A closer review of the negotiating history indicates that the two concepts have had a neutralizing impact and enabled the “frozen” status. Aliyev has actually used the lack of progress as justification for unilateral military action. Putting the legal aspects of this aside for a moment, a practical look may have some value. Historically those who advocate “self-determination” are typically the oppressed party that either for ethnic, cultural or survival reasons seek to determine their future. It is no coincidence that the vast majority of parties aligning with”territorial integrity” are insisting on the maintenance of the status quo despite the gross injustice that may have created that status quo. Kosovo was created as a sovereign enclave for Muslim ethnic Albanians based on their vulnerability from the former Yugoslavian ethnic wars. Others, such as the Serbs, claim the territory based on “territorial integrity,” but self-determination prevailed because the very existence of these people was at risk based on the atrocities and incompatibility experienced. The best solution for humanity was self-determination. It remains a partially recognized state since 2008. This should sound familiar to Armenians. The situation in Artsakh is unique but follows many of the same threads. The Armenians of Artsakh have sought their rights for over 100 years since the demise of the First Republic. The unfortunate decision of Stalin had a devastating impact on the presence of Armenians living in both Nakhichevan and Karabakh. The population of Armenians in Nakhichevan in the 1920s of over 50 percent became essentially zero by the 70s. The Azeris continued their racist policies with cultural genocide by destroying the artifacts of Armenian civilization such as cemeteries, churches, monasteries and monuments. The people of Artsakh witnessed a forced decline from a super majority and took responsibility to prevent another Nakhichevan. As we have witnessed from Azeri policies, the lives of the Armenians of Artsakh depend on the resolution of the conflict.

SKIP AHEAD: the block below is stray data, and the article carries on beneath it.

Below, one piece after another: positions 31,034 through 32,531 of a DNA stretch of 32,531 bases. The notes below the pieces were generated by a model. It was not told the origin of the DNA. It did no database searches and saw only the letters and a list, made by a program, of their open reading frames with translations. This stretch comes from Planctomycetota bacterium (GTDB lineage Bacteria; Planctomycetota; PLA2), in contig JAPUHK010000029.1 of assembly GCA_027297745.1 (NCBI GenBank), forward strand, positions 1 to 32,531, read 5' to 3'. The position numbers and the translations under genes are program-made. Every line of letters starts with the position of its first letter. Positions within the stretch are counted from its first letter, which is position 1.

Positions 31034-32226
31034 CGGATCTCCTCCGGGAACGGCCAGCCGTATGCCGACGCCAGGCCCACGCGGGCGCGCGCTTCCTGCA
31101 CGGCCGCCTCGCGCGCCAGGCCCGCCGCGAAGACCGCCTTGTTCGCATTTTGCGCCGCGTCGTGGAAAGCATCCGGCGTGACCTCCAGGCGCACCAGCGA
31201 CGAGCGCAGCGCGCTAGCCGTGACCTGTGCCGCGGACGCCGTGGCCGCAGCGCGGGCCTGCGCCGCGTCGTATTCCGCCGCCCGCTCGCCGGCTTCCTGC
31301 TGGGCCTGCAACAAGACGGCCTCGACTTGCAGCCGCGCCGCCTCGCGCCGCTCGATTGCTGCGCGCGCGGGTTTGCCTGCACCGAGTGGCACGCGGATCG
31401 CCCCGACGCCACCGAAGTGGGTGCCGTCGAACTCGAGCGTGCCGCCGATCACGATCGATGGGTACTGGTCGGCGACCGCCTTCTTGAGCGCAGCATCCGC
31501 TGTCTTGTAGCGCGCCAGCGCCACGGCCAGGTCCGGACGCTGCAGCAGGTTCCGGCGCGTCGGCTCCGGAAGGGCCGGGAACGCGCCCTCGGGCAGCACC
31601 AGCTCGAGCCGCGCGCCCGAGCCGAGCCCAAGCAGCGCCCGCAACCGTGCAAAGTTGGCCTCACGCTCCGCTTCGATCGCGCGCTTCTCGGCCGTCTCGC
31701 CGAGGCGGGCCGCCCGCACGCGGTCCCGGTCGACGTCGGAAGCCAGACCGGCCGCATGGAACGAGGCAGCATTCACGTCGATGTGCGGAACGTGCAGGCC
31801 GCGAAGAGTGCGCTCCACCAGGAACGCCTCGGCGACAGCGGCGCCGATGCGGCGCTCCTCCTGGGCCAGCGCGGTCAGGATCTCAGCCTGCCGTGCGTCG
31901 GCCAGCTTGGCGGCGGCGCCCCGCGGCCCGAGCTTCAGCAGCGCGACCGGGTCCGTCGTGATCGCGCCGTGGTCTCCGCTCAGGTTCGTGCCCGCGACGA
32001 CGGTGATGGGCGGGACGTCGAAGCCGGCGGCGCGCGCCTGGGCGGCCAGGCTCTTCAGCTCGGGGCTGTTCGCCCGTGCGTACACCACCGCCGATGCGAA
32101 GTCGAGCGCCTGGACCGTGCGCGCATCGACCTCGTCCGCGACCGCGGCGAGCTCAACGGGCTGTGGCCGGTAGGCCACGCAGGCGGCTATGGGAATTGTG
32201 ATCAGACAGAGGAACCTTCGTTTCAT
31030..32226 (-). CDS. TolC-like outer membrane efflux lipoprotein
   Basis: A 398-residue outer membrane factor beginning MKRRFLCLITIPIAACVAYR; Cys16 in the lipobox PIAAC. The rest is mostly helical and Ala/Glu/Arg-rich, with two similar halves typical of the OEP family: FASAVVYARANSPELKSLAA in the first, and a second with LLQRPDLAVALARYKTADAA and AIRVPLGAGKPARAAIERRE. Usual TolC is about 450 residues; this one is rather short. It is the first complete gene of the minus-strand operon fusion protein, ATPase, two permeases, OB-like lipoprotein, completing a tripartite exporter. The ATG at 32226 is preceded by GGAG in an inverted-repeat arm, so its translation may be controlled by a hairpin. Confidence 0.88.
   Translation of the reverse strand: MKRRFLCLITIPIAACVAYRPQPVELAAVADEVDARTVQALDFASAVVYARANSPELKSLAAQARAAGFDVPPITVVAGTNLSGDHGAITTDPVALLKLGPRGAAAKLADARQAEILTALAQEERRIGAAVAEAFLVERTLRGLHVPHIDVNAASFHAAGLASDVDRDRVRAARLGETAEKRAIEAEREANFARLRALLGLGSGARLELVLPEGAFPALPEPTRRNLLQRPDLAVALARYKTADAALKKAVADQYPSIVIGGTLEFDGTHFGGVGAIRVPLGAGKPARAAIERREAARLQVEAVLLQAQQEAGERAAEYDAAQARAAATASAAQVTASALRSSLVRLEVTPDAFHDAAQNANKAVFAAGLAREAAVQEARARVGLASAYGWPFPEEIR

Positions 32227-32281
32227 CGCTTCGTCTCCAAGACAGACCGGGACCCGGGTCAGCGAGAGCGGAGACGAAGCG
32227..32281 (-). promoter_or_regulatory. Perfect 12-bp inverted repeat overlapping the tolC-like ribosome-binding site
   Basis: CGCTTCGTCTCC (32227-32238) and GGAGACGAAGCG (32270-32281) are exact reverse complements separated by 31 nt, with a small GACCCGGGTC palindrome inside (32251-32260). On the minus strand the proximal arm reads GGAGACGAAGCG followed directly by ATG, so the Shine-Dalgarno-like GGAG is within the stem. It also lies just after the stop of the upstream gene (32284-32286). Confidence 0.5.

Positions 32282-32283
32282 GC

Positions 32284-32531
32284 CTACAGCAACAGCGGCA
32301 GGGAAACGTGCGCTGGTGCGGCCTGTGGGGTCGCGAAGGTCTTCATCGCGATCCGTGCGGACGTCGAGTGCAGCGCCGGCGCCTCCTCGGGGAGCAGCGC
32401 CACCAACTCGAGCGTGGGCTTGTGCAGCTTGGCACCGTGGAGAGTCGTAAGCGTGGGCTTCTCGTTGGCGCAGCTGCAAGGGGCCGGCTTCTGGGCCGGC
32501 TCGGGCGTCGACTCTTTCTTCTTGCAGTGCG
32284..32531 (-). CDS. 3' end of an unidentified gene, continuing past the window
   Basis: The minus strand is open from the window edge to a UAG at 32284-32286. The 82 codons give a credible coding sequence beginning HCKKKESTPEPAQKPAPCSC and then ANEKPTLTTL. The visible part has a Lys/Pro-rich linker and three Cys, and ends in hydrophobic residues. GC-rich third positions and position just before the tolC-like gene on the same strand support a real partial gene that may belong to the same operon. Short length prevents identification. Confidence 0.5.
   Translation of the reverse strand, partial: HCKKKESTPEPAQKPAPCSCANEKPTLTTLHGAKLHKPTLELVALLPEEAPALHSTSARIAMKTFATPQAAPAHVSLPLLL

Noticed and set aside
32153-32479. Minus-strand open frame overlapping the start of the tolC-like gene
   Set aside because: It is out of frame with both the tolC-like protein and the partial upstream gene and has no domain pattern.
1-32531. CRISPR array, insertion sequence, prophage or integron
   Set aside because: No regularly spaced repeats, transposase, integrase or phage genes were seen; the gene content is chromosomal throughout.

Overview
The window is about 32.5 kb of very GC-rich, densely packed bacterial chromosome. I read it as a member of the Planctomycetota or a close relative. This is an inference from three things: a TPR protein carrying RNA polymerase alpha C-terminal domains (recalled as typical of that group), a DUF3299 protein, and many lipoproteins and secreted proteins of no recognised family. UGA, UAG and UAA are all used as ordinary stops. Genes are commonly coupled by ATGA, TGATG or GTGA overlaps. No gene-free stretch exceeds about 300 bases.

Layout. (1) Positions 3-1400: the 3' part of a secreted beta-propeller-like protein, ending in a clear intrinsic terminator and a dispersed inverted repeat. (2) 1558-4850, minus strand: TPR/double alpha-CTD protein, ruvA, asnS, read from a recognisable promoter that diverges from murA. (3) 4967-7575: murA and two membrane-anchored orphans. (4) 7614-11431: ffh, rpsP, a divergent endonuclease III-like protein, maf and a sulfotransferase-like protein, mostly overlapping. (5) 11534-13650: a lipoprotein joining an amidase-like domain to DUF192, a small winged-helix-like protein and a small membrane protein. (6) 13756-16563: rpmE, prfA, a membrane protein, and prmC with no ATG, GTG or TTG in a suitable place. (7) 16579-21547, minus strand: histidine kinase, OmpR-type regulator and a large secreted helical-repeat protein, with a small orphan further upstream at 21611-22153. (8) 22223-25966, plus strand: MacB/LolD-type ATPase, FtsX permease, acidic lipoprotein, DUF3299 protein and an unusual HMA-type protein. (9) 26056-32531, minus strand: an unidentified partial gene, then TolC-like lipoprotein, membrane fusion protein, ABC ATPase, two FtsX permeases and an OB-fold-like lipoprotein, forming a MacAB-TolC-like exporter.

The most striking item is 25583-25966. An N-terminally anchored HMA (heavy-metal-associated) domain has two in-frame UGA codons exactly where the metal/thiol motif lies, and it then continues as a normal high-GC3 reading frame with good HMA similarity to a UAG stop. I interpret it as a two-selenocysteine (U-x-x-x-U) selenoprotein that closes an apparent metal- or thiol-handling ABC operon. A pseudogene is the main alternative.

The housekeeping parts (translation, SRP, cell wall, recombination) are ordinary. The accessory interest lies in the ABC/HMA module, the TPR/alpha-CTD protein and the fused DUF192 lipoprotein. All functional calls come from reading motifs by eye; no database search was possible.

In a practical sense, there is an inconsistency in the application of human rights when it comes to the oppressed and the oppressor. How can “territorial integrity” prevail in a conflict when the advocate has a decades long record of racism, violence and criminal behavior? Azerbaijan has offered the international community the greatest hard evidence why “self-determination” must prevail in the case of Artsakh. Many years ago, I attended a lecture on the Karabakh conflict at Harvard University. In the audience were several Tavitian scholars from Tufts University. This program, which has been in existence for several years, brings government service individuals from Armenia and Artsakh to study at the renowned Fletcher School of Law and Diplomacy at Tufts. I will never forget the words of this young diplomat who stood and stated that the declaration of self-determination in Artsakh was to “prevent a second genocide.” It’s a profound statement that I have quoted many times and is at the core of the resolution. Azerbaijan does not have a legal hold on Artsakh and therefore their claim of “territorial integrity” is invalid. However, perhaps more importantly, their criminal and human rights record clearly indicates that any governance relationship with the Armenians of Artsakh would result in continued cultural genocide and atrocities. It would become the next Nakhichevan. At the end of the day, organizations like the UN, the OSCE and the European community all claim that human rights is the foundation of their charter. Any attempt to resolve the conflict by establishing a governance relationship between Azerbaijan and Artsakh would be completely inconsistent with their mission.